Monday, July 13, 2009

Sooty Oystercatchers

This weekend was another trip up to Whyalla, and as the forecast was dull, wet and windy, I didn't take my camera with me (to be honest I forgot it). Well, I'm sure we all know by know that weather forecasting is not an exact science, and Sunday dawned bright and breezy, so we took a walk by the Marina and Beach. I have often seen a small flock of Sooty Oystercatchers here, usually flying and calling, but never withing range.......until Sunday!! I did have my compact camera with me, so I started to slowly stalk them. The main problem with a beach is that there is nothing to hide behind!! So I slowly zig-zagged along the beach...... Getting closer.... Until I took one step too far.....

As you can see from the above photo, there was also an adult Pacific Gull on the beach, accompanied by a juvenile

And also what is locally referred to as "Whyalla Gull". It is actually a Silver Gull, and a number of them have had their plumage stained by iron oxide from the local steel works.

There was no sight of the pod of dolphins that usually haunts the marina, just one solitary Pelican......

Wednesday, July 8, 2009

Birding Bloopers!!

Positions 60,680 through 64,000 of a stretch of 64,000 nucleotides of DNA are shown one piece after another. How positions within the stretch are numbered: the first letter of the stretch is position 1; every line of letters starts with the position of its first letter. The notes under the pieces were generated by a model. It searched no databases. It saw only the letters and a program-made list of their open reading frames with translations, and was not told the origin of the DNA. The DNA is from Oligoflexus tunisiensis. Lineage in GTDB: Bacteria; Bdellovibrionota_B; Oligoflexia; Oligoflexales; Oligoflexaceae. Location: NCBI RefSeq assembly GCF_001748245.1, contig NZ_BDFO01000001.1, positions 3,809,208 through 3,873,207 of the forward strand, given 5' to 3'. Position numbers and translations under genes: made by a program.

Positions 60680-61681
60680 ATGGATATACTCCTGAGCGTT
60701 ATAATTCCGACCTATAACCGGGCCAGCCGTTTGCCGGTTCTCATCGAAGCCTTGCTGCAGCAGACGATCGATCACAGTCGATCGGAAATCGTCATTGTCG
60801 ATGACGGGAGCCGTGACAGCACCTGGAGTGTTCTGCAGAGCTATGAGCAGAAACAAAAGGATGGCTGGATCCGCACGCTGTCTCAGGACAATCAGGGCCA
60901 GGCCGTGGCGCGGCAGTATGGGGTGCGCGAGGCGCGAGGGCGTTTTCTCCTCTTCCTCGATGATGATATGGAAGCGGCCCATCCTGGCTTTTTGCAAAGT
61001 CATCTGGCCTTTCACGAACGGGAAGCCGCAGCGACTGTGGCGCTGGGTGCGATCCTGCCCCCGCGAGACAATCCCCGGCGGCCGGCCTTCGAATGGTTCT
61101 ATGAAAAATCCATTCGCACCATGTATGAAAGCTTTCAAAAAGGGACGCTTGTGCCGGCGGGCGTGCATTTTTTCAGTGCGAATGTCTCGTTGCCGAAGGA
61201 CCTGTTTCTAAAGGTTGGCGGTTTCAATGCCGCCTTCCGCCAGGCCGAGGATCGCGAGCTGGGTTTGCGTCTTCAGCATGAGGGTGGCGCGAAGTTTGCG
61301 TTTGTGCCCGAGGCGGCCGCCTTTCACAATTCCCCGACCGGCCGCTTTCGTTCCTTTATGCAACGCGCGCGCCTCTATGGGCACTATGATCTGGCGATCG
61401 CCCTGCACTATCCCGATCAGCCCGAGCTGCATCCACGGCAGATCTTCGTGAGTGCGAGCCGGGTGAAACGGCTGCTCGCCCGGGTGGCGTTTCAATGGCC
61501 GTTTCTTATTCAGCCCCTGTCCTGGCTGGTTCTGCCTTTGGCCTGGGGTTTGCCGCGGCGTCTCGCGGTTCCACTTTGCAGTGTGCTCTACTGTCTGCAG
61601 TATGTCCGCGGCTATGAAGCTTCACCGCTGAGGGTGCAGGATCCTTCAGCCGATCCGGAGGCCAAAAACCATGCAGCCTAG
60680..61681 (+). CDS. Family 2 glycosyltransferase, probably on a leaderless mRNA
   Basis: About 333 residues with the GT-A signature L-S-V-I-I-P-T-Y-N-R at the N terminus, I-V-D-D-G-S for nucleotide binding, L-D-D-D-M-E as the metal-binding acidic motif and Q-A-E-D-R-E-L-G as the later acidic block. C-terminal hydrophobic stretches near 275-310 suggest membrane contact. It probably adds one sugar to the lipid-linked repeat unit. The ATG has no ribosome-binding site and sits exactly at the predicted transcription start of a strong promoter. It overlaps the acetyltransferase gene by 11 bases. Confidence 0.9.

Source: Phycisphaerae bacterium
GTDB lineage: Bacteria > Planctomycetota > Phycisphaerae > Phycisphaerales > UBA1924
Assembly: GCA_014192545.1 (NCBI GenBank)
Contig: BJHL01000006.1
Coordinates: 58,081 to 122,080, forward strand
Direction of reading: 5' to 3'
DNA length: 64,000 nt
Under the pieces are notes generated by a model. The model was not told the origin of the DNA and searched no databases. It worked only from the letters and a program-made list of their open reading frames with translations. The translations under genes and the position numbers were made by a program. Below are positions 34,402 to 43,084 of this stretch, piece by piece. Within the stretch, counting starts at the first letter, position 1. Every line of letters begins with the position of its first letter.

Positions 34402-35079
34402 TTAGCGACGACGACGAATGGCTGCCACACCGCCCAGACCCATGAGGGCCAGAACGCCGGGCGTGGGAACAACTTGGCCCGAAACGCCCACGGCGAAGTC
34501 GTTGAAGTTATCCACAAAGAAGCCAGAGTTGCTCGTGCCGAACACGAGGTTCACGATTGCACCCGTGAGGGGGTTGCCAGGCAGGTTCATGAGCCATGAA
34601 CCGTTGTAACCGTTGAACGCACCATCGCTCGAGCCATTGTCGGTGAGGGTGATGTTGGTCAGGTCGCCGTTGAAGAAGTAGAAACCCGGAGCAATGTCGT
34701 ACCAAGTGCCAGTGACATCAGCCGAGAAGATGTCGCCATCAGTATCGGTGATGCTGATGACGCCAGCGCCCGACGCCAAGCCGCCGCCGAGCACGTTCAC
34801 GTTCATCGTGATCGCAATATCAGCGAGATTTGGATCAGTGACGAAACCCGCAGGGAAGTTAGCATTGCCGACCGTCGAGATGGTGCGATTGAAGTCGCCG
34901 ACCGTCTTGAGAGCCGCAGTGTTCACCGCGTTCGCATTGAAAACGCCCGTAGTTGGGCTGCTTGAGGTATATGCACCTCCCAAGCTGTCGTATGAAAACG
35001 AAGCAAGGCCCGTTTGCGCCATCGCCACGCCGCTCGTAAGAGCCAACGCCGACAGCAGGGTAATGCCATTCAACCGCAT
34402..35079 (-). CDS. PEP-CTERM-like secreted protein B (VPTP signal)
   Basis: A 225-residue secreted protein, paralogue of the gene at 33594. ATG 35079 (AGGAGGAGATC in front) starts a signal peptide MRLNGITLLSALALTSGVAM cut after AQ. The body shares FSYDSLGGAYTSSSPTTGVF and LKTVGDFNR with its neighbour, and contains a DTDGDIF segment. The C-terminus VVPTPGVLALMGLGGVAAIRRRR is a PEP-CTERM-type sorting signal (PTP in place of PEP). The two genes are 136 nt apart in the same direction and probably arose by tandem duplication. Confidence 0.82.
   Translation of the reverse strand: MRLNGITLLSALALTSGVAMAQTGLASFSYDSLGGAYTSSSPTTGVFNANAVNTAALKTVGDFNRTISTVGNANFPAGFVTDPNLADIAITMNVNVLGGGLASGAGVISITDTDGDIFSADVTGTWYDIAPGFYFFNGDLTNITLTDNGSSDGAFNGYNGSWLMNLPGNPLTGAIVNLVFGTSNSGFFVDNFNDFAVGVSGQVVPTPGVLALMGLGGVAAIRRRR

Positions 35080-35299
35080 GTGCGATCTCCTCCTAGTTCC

I was recently browsing through the archives on Trevor's Birding, and I came across a few postings of amusing anecdotes about birding mistakes and mis-fortunes. They reminded me of a couple of funnies that I was involved in. Back in England, I used to try and get down to the Isles of Scilly each autumn for a weeks twitching. Many of you will know this is a ritual migration of many english birders. All are armed with bins' and 'scopes, and many have short range walkie talkies enabling quick communication of that mega rarity. One October, as I was happily watching Jack Snipe at Lower Moors, call came through: "Does anyone know the difference between a Nightjar and a Nighthawk?" "Where are you?" "Er, up at Green Lane" "OK, We'll be there in five minutes" Meanwhile, hundreds of birders (including me!) where making their way up to Green Lane from various locations across the island, all listening out for the confirmation call. A few minutes later out came the call everyone was waiting for: "All Birders heading to Green Lane, the Nightjar is a cowpat" He'll take a long time to live that one down. Another birding tradition is the year list, and in the northern hemisphere the New Years Day trip has always been a highlight. The pleasure of "ticking" House Sparrow and Starling, Magpie and Blue Tit............... One year a group of friends and I had decided on a trip to South Devon to give our lists a flying start. This journey usually took about 90 minutes, but there is not much traffic on the road at 05:30 on New Year's Day, and we were there in less than an hour!! Freezing cold, pitch black, 30 minutes before sunrise listening to Mallard quacking, Teal and Wigeon whistling, and our teeth chattering!!. Then as the light came up someone called "Little Egret!", (at that time it was still a reasonably rare bird in the UK) four 'scopes all focused, eyes straining through the gloom, eventually all agreeing on the ID of a beautiful ................white plastic pipe!! I'll finish with a couple of photo's - A Nighthawk and a Nightjar, the Nighthawk was taken at Bolivar Flats in Texas and the Spotted Nightjar here in South Australia............but which one is which..........